ASA President Michael Champeau, MD, FAAP, FASA, subsequently appointed an Ad Hoc Program and Resource Prioritization workgroup chaired by President-Elect Ron Harter, MD, FASA, to execute upon this directive. The workgroup’s goal is to draft a range of different gap plans, each including a different mix of revenue increase and expense reduction, that will address ASA’s structural operational budget deficits (Table 3 shows the members of this new ad hoc committee).


No one smiles at the thought of a dues increase. ASA’s last dues increase (3%) was in 2020, and leadership recognizes the sensitivity around this option. Our members are experiencing significant financial challenges at all levels: contract and fee-for-service payments, clinician compensation, and even CME benefits. While a dues increase may be warranted, ASA leaders cannot ask for that in a vacuum. Any request to increase dues must be accompanied by a plan to drive new revenue, eliminate costs by paring back or revising underperforming programs, and implement a consistent and rigorous process for prioritizing programs and initiatives.

At the time of this draft (June 2023), the Ad Hoc Program and Resource Prioritization workgroup is starting to review the current book of ASA programmatic spending, with the goal of prioritizing expenses based upon strategic importance, member satisfaction, and financial performance. The workgroup will develop a range of recommendations for review by the Administrative Council, Section on Fiscal Affairs, and, lastly, the Board of Directors at its August meeting.

As the health care ecosystem continues to evolve, our strategic initiatives undoubtedly will grow in both size and complexity. ASA’s financial review processes are evolving to meet the organization’s challenges through a realistic and honest lens. All our members should be confident that ASA leadership is addressing financial stewardship with transparency and foresight. That is what smart and strategic organizations do. The adoption of a consistent and regular process for reviewing our resource use, incorporating member priorities, is the necessary thing to do at this time.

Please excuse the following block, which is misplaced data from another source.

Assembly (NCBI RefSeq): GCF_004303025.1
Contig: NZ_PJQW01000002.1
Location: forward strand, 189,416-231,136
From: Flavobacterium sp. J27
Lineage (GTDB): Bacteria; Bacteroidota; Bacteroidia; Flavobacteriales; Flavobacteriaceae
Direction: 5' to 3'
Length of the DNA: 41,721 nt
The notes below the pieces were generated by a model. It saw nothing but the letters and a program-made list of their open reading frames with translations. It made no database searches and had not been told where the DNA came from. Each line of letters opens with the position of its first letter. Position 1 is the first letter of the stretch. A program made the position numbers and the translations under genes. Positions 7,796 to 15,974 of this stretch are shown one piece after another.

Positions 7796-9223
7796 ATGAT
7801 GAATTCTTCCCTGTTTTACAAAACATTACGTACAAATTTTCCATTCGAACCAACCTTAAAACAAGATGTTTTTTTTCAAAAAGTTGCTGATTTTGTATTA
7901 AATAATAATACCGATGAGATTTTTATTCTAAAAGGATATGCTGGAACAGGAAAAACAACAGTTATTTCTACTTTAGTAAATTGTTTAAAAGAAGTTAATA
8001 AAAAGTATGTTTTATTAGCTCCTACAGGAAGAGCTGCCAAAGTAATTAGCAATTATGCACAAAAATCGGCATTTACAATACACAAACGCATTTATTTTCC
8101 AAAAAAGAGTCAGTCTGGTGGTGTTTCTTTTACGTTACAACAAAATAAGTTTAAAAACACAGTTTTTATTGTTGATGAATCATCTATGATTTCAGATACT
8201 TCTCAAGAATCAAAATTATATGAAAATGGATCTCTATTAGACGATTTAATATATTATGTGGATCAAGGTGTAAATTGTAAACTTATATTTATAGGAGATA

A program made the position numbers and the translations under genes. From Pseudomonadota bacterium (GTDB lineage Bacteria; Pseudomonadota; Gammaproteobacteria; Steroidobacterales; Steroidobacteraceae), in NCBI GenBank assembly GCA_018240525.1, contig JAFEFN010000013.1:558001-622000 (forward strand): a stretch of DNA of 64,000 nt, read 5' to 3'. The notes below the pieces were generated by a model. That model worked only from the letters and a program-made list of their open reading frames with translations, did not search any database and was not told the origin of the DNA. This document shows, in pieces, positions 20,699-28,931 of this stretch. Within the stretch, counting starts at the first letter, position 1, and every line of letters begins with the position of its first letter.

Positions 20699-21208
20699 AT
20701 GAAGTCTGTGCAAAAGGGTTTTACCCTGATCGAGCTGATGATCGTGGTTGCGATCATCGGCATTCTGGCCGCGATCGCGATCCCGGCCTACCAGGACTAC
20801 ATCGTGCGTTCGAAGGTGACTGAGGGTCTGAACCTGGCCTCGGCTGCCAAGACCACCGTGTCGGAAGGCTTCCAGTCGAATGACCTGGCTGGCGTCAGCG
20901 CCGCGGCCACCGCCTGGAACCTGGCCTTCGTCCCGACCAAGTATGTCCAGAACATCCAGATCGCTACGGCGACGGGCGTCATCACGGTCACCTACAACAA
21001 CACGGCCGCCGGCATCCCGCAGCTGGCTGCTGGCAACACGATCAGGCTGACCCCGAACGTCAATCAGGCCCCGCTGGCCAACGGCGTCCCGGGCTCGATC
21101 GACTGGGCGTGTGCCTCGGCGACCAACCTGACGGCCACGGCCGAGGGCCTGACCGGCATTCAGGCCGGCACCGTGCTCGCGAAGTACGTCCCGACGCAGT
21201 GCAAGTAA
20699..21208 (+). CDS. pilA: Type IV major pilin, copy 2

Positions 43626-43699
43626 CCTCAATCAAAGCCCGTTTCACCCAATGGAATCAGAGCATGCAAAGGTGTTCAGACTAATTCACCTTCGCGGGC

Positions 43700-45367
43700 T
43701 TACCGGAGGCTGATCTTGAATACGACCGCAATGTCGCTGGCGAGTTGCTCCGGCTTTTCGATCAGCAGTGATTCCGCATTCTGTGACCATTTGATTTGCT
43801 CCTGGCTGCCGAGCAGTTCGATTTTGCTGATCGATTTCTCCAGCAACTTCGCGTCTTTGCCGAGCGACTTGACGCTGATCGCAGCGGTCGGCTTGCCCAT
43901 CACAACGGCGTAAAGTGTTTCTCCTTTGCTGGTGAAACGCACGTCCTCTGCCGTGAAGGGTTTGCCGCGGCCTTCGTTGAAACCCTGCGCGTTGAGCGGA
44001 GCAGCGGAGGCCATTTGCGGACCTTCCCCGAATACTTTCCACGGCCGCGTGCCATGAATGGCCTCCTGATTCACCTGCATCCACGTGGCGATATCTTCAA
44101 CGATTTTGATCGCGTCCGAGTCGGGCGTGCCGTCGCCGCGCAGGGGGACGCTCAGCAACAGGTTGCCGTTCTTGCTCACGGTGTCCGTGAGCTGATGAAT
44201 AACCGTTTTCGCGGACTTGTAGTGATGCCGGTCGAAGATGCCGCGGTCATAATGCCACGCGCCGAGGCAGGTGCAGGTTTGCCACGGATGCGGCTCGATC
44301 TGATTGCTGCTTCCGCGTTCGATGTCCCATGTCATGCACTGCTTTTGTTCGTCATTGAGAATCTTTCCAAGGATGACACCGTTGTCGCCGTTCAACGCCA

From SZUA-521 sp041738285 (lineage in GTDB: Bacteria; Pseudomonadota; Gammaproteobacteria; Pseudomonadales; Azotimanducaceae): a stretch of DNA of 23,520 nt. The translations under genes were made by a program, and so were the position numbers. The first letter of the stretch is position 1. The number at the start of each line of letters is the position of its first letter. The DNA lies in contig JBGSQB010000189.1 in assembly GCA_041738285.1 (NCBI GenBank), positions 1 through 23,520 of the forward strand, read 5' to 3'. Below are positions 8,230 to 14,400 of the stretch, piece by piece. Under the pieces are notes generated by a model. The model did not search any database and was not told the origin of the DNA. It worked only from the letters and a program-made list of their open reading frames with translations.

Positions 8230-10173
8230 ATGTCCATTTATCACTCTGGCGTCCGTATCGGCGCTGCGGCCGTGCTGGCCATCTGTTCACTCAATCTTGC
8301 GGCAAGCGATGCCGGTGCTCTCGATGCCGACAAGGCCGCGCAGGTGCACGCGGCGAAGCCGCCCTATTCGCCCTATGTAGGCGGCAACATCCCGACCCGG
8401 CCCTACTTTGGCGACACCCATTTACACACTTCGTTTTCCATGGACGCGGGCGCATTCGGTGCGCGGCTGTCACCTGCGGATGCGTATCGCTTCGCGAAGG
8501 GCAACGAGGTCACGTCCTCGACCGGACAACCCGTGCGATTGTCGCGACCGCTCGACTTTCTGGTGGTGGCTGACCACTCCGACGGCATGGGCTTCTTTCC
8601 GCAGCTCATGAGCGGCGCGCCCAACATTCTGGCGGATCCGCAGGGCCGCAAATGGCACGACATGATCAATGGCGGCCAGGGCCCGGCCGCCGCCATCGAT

ASA will always be a member-driven and member-governed organization. While our members may have different perceptions and practice models, all of us have much more in common with respect to shared strategic goals. ASA is the bond that unites and supports every anesthesiologist and helps all its members sustain a united front upon the key priorities of payment, physician-led anesthesiology care, and membership.

Any member should feel free to reach out to President Michael Champeau, President-Elect Ron Harter, or me with questions.

How do I know about those stories at the beginning of this article? I was the anesthesiologist in all three of them! And while it is possible I just had a stretch of bad luck, I would bet many of you have had similar experiences.

Of interest, the second driver told me he was getting married the following Saturday to a podiatrist in the area. I asked him to let his fiancée know that she could always rely on an anesthesiologist to help her provide her patients’ care.

One patient, one person at a time.